Please select the link below to view helpful articles in preparation for the course. AA3 and AA4 are the most important!

http://dogand.com/category/dog-training-obedience/start-here/

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Here are the steps for teaching a dog anything you want.

  1. Condition a reward marker, a signal you will use during training to tell your dog the instant he or she has succeeded.
  2. Establish a Rewards System, so your dog will be motivated to cooperate.
  1. Get the dog to perform the behavior (or some portion of the behavior) during very short, practice sessions.
  1. Mark the instant your dog succeeds.
  2. Reward your dog to reinforce the behavior. (Deliver some “version” of F.A.T.)
  3. Refine the behavior through repeated, very short, practice sessions in many different areas.
  4. Add distractions so your dog will always perform the behavior.
  5. Practice the behavior in real life.

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SYLLABUS ***************************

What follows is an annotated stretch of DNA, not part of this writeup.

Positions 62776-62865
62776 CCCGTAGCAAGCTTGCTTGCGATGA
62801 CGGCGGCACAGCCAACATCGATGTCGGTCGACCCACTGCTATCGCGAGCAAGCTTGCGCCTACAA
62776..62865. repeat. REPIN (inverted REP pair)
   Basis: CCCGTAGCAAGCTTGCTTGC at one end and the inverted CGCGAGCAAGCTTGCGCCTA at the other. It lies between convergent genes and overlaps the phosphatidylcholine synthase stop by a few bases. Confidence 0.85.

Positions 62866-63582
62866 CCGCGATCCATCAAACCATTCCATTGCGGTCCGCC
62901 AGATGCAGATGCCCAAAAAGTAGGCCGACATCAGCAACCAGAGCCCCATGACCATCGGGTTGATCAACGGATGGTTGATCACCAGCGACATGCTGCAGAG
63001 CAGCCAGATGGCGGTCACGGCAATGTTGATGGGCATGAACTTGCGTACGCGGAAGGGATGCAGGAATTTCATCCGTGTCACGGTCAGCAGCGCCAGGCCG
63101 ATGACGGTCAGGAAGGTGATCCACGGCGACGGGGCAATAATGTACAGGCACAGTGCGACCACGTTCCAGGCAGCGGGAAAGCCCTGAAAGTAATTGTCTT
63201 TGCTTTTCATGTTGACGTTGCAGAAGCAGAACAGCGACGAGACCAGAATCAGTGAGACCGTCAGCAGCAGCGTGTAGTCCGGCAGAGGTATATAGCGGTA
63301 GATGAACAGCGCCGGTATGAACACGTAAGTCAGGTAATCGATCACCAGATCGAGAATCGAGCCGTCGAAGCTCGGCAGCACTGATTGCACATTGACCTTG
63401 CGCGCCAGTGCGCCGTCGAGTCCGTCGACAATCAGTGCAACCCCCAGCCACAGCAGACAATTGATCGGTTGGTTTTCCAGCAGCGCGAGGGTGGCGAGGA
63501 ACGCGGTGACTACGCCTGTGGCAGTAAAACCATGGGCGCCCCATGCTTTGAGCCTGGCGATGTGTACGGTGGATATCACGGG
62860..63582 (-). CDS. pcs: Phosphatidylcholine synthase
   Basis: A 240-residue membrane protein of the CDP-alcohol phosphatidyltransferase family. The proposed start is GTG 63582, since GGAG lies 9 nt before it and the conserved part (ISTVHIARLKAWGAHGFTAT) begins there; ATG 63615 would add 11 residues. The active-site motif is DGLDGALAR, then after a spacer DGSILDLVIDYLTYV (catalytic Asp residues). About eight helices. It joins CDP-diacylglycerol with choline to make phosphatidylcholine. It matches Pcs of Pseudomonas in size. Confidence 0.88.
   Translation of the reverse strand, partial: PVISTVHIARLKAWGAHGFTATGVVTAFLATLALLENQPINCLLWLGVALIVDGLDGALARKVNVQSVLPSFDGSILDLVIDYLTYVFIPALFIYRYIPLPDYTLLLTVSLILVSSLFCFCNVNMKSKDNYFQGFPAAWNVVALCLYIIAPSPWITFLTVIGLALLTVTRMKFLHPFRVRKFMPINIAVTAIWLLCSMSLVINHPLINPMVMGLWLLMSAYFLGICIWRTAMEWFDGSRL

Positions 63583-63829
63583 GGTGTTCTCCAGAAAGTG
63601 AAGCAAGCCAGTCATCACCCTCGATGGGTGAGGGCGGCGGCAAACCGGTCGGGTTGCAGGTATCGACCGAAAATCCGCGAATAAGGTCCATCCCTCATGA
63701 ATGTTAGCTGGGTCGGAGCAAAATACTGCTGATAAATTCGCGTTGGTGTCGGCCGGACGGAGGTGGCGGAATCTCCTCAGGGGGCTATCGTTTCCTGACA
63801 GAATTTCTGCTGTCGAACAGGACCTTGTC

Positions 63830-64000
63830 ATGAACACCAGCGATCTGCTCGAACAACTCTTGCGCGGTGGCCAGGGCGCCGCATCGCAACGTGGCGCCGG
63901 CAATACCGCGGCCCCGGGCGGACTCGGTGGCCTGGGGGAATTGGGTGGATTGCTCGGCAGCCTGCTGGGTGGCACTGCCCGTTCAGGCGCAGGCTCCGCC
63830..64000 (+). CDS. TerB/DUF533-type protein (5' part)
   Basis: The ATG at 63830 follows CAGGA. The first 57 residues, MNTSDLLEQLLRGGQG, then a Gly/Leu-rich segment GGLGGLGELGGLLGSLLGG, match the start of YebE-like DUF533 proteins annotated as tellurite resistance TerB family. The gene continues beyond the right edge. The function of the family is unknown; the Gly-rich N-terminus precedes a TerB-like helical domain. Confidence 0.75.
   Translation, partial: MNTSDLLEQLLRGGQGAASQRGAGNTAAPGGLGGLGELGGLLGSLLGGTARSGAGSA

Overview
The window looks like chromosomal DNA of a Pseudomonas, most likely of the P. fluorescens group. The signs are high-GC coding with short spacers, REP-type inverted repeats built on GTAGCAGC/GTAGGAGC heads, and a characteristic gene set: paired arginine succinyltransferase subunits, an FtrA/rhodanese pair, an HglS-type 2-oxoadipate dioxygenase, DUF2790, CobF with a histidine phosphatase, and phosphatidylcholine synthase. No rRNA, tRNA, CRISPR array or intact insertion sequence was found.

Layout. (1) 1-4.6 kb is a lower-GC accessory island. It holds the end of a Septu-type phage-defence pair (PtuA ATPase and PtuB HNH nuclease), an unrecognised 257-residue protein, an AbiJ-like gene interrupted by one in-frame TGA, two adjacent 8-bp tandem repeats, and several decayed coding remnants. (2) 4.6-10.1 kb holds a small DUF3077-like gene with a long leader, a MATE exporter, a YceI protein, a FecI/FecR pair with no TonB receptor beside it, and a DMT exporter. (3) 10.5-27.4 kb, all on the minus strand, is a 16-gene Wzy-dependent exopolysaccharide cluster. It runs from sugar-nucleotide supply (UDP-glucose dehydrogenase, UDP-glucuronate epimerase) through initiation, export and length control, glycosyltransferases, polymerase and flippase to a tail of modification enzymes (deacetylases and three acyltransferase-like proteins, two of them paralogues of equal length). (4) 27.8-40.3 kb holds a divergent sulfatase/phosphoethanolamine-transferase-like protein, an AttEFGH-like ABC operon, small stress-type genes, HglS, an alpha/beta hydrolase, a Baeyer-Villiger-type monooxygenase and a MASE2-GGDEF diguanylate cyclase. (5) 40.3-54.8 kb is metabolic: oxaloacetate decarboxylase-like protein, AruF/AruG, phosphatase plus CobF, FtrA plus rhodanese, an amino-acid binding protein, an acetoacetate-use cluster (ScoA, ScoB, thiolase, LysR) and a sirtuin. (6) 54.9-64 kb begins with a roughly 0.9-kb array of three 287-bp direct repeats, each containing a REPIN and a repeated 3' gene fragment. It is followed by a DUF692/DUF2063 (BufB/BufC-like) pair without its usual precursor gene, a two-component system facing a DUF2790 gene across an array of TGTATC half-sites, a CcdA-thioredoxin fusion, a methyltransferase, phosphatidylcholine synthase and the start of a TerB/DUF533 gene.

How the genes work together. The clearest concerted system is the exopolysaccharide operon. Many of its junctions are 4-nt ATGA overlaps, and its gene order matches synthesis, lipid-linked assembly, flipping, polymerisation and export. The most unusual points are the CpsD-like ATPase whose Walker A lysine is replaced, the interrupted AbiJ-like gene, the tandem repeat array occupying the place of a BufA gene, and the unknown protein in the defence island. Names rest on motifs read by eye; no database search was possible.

1st Class Session- Exercises

Condition an instant reward marker.

Capture sit for folded arms.

Teach attention on cue – while standing.

Teach your dog to come bump your target (Here).

Teach additional commands for the same behavior (teach the word sit).

Video Demo

http://dogand.com/category/dog-training-obedience/training-video-demonstrations/

Obedience Training –> Video Demo

Here’s a video demo of a puppy doing “look”, “here”, “sit” and “down”. My client is using a clicker as the conditioned reward marker.  When you string several commands, you mark each “success”, but don’t deliver food treat after every mark. In this video, my client is using a clicker for the reward marker.

HOMEWORK WEEK ONE

Here’s a goal for this week.  Hold at least 5, 60 second, practice sessions every day. 10 would be better! 🙂 Practice Look, Here, Sit